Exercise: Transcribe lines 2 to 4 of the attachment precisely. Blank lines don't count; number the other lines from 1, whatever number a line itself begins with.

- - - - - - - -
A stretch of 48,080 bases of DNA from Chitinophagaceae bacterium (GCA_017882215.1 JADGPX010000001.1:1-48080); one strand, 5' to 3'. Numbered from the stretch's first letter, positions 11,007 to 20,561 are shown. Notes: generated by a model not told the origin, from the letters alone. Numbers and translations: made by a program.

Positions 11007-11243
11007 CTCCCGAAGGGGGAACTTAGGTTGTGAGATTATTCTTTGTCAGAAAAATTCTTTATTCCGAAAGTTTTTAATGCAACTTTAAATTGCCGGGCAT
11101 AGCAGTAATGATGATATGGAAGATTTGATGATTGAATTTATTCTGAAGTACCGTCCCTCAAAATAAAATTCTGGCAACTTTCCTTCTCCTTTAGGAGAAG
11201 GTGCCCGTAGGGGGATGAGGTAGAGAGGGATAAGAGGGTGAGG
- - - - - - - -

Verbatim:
Positions 11007-11243
11007 CTCCCGAAGGGGGAACTTAGGTTGTGAGATTATTCTTTGTCAGAAAAATTCTTTATTCCGAAAGTTTTTAATGCAACTTTAAATTGCCGGGCAT
11101 AGCAGTAATGATGATATGGAAGATTTGATGATTGAATTTATTCTGAAGTACCGTCCCTCAAAATAAAATTCTGGCAACTTTCCTTCTCCTTTAGGAGAAG